Saturday, August 18, 2012

Welcome to the Machine

I lke to think of myself as fairly well educated but when I was informed by someone at work that Paul Ryan likes the musical group "Rage Against the Machine," I admit I had no idea about the group but looked it up in Wikipedia. I was dumbfounded:
Critics have noted Rage Against the Machine for its "fiercely polemical music, which brewed sloganeering leftist rants against corporate America, cultural imperialism, and government oppression into a Molotov cocktail of punk, hip-hop, and thrash."[1]
Integral to their identity as a band, Rage Against the Machine voice viewpoints highly critical of the domestic and foreign policies of current and previous US governments. Throughout its existence, RATM and its individual members participated in political protests and other activism to advocate these beliefs. The band primarily saw its music as a vehicle for social activism; De la Rocha explained that "I'm interested in spreading those ideas through art, because music has the power to cross borders, to break military sieges and to establish real dialogue."
Further: Morello spoke of wage slavery in America:
America touts itself as the land of the free, but the number one freedom that you and I have is the freedom to enter into a subservient role in the workplace. Once you exercise this freedom you've lost all control over what you do, what is produced, and how it is produced. And in the end, the product doesn't belong to you. The only way you can avoid bosses and jobs is if you don't care about making a living. Which leads to the second freedom: the freedom to starve.

I have gotten used to stunningly idiotic events as I get older. It seems they multiply as one gets older. I often muse about the way I must have looked to my father who had a rather wide breadth of political knowledge on a local level. I always hated local politics but Dad read the Montgomery Advertiser every day cover to cover, I believe. I must have looked so idiotic to my father with all his experience in the world. Sure I was being taught things in school that he did not understand, but I had no wisdom or practical knowledge to go along with the education.

I first heard about Ayn Rand from someone, when I was in my early teens, and formed an opinion, without reading her books, that she must be cool. She was described as anti-society and that was enough for me. Look at how thick those books are. I did not want to read them.

With the "Rage Against the Machine" debacle....and, oh it got worse than just his fandom being picked apart by a few other fans or so...I sort of got a glimpse of myself as a younger man. Had someone mentioned Ayn Rand in a conversation back then, I would have pretty much acted pompous and lied, "Oh,  I know all about her. She's the coolest," without ever truly reading a word. But I wasn't running for public office at the age of 14.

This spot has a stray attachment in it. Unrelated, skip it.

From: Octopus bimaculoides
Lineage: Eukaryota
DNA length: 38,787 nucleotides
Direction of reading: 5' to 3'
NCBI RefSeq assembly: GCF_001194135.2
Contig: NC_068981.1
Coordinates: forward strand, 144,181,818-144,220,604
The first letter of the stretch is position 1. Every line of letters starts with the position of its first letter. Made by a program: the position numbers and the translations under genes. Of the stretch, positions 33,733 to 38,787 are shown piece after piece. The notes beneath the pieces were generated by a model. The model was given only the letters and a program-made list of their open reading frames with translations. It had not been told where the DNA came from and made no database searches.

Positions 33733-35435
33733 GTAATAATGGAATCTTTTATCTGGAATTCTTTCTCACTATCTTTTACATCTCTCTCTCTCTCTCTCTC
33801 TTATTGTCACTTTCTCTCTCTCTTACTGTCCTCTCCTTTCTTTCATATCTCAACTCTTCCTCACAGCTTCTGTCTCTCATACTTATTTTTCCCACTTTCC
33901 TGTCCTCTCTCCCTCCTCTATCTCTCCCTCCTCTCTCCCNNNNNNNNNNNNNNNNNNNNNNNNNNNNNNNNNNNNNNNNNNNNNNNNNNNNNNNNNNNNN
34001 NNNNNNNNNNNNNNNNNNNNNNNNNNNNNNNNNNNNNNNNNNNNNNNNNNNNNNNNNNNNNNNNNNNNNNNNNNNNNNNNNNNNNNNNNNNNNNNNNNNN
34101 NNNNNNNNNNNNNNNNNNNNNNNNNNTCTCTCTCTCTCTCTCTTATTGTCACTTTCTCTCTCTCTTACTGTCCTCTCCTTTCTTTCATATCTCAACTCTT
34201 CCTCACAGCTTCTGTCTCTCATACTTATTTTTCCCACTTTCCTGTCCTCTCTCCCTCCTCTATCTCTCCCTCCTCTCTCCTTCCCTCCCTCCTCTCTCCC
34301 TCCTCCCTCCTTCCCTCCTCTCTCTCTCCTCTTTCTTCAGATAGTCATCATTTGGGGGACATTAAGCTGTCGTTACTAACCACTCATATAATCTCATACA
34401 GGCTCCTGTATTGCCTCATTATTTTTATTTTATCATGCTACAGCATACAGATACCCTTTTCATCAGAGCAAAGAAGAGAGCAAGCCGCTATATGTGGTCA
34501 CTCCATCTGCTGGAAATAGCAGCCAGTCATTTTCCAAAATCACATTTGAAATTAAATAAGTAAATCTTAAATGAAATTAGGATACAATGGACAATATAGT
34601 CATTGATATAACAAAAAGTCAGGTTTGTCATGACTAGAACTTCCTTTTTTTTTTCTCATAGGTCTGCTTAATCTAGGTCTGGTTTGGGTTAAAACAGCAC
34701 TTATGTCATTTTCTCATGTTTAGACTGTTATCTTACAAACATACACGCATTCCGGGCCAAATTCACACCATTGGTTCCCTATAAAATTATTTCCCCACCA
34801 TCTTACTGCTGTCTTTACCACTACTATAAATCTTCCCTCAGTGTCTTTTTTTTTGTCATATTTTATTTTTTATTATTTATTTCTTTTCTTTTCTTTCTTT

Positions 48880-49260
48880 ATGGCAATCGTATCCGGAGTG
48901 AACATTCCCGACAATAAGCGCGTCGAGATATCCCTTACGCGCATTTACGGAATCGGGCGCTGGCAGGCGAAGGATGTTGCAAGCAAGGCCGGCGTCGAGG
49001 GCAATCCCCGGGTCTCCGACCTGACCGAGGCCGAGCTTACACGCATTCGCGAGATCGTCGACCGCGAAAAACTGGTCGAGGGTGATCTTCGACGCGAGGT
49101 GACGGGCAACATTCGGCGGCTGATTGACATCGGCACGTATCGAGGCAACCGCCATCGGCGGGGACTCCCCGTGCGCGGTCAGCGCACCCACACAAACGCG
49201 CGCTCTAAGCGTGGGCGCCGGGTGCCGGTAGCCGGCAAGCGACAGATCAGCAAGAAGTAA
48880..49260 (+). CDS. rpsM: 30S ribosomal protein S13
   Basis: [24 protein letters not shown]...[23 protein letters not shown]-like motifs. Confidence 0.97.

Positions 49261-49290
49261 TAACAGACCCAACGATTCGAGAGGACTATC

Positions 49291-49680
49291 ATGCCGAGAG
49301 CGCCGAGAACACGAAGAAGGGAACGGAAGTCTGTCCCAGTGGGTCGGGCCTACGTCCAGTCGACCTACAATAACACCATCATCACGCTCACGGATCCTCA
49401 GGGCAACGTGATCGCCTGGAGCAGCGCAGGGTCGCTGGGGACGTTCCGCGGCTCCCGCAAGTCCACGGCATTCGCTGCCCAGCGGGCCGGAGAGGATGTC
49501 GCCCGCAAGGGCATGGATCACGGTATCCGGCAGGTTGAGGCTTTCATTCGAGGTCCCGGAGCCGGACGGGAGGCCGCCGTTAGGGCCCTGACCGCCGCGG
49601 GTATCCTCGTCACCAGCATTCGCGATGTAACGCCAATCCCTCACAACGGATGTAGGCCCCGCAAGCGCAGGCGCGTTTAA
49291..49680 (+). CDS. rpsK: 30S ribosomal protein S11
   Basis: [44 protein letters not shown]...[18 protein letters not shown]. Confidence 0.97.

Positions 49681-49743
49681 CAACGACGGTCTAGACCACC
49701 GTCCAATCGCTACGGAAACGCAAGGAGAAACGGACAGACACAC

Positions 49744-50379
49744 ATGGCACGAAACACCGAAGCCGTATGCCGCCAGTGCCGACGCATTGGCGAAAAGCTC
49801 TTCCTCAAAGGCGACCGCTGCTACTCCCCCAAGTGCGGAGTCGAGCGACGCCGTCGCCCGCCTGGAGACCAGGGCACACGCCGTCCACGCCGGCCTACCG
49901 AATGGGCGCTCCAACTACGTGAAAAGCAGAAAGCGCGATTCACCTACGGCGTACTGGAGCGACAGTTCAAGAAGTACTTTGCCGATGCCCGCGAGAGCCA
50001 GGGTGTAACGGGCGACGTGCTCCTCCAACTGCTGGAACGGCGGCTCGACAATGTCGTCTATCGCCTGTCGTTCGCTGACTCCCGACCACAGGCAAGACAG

Paul Ryan was inspired to go into public service by Ayn Rand who did not believe in public service, or God, or any other moral values. It would seem to be an author one might want to stay away from with a ten-foot pole regardless of which party one was in. But even more certainly it was an anathema to someone running for office in the GOP. While the voters may not understand the term "obectivism" I'm sure they have a handle on "atheist."

And then the followup to this in revealing more of his taste in art, was "Rage against the Machine." I'll let Frank Morello one of the band members whome I quoted earlier describe this:

“Paul Ryan’s love of Rage Against the Machine is amusing, because he is the embodiment of the machine that our music has been raging against for two decades.”

The group actually burned an American flag at the Woodstock '99 concert.

Ryan falls back on the fact that he liked the music rather than the lyrics. It's not really his fault. I mean how was he to know Ayn Rand was an atheist? The answer is in the wisdom factor. If you can't understand the themes your favorite author is writing about, don't bother to research a person that inspires you to go into public service. and don't bother to consider the lyrics or even titles of the songs you are listening to (or even ponder what the name of the group means) then I would say you are a bit shallow. I take that back, you are idiotically shallow.

Or a pretender: "Yeah, Ayn Rand, she's the coolest."  :) 

More on "Rage Against the Machine":

More on Ayn Rand:

More on which side is winning in defining Paul Ryan:

Do Republicans really read anything other than Glen Beck, or a host of other right wing stuff they can use as argumentative material?  Is Moby Dick on their reading list?